The most recent plan has a refurbished Amtrak station and new Greyhound station built along and south of the Shoreway. The Greyhound station was assumed to be built in such a manner so that it could support a small building built above it, such as for a hotel, offices or residential. The transportation center at full build-out is estimated to cost less than $70 million. The Northeast Ohio Areawide Coordinating Agency, which oversees federal transportation spending in Greater Cleveland, has included the Lakefront Multi-Modal Transportation Center in its current funding priorities.

The city’s most recent plan for a Lakefront Multi-Modal
Transportation Center with a possible location for the newly
proposed land-bridge/Mall D concept added (CPC/KJP).

In 1998, one of the most exciting variations of the lakefront multimodal transportation center was proposed (See the 1998 plan’s Executive Summary here). Called the North Coast Transportation Center, it featured an enclosed station over the Norfolk Southern/Amtrak and GCRTA tracks plus a roadway for buses with a green roof that was nearly as wide as Mall C to the south. It could even feature meeting spaces to expand the convention center. In other words, it would provide indoor and outdoor pedestrian linkages between the central business district and North Coast Harbor.

Other transportation linkages are possible with this site. For example, the public transit advocacy group All Aboard Ohio has proposed a waterside terminal in Cleveland (possibly in the harbor) where high-speed catamarans could take passengers to Port Stanley or Shrewsbury to board Ontario’s planned high-speed trains and be in downtown Toronto in less than four hours.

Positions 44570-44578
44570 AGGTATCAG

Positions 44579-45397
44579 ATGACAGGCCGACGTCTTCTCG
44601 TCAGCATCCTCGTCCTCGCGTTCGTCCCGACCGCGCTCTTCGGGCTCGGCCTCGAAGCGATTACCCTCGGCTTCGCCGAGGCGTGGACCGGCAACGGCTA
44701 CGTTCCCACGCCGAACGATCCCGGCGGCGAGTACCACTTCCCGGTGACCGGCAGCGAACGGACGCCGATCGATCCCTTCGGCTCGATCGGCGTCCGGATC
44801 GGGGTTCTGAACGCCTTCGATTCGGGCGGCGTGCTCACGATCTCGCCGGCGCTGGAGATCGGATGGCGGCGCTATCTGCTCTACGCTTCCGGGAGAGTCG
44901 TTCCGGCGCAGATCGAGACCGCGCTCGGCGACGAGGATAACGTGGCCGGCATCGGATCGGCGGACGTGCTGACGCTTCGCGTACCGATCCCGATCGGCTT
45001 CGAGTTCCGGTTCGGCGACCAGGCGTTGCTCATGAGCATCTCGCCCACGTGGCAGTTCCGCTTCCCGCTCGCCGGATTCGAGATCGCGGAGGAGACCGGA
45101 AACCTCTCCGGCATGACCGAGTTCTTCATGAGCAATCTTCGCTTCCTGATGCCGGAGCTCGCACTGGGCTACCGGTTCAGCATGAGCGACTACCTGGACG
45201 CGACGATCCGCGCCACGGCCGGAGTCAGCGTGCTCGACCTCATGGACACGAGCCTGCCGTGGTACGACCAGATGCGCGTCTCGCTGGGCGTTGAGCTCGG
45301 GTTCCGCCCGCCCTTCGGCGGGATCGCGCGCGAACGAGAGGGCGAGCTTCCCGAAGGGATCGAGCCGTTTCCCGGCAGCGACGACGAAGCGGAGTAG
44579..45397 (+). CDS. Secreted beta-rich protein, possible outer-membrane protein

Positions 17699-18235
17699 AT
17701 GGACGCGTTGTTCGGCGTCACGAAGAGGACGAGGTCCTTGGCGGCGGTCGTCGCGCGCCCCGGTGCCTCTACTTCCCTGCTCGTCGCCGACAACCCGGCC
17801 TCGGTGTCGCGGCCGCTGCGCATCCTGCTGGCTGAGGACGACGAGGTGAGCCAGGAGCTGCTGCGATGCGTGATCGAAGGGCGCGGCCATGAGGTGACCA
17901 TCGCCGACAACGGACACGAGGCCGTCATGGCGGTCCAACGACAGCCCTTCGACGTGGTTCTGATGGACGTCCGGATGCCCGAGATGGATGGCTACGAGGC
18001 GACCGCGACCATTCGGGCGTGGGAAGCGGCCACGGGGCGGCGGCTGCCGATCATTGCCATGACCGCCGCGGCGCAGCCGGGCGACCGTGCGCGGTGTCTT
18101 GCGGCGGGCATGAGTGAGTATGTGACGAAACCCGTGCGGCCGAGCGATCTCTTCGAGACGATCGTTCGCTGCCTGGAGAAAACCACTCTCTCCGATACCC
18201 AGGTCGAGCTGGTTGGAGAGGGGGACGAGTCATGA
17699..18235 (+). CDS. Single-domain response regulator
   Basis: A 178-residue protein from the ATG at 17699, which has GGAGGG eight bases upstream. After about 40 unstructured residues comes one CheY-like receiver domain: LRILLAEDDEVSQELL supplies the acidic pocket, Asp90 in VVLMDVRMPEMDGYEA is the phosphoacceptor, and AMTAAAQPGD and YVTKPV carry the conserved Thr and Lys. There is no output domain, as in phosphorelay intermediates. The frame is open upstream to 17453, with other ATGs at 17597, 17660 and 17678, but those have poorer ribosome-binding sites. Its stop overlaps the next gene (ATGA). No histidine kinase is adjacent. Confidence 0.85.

The 1998 plan for the North Coast Transportation Center that
would also feature a green roof and thus serve as Mall D over
the tracks and end at a boulevard that would have replaced
the Shoreway highway. A new lakefront hotel and parking
garage was also envisioned in this amazing plan (GCRTA).

Realizing the 1998 transportation center plan would cost about $200 million in today’s dollars. But the $25 million already in hand could be used to fund the design/engineering and environment approvals. Then the city would be in a position to apply for and secure a no-match federal Railroad Rehabilitation & Improvement Financing loan (for which there is still $29 billion in direct loan authority remaining) to pay the entire cost of a transportation center. A $200 million loan would cost the city about $10 million per year. By the way, the $10 million per year to service debt that built First Energy Stadium in 1999 ends in 2028.

“Seems like a no-brainer” to debt-finance the land bridge incorporated with a transportation center, said one planner involved with the city’s lakefront projects who spoke off the record. “But everyone is waiting around for a grant. We need to just do it and pay it back over time.”


3 thoughts on “Downtown-lakefront land bridge has momentum, funding”

  1. I'm glad the "Starcitecht" bridge was abandoned. All that is needed is something aesthetic and functional. Starchitects are egomaniacs who build over-priced and often ugly structures, many of which will never be renovated.

  2. It would be great to see the land bridge do double-duty by being constructed as an expansion of the convention center on the lower levels, and an extension of the mall as the rooftop.

  3. It would also be great if the land bridge design from the 30's was truly incorporated, statues and all, with a modern-flair. I really like the idea of some sort of Art-Deco revival in modern architecture, and this could be a great opportunity to dream about what that might look like.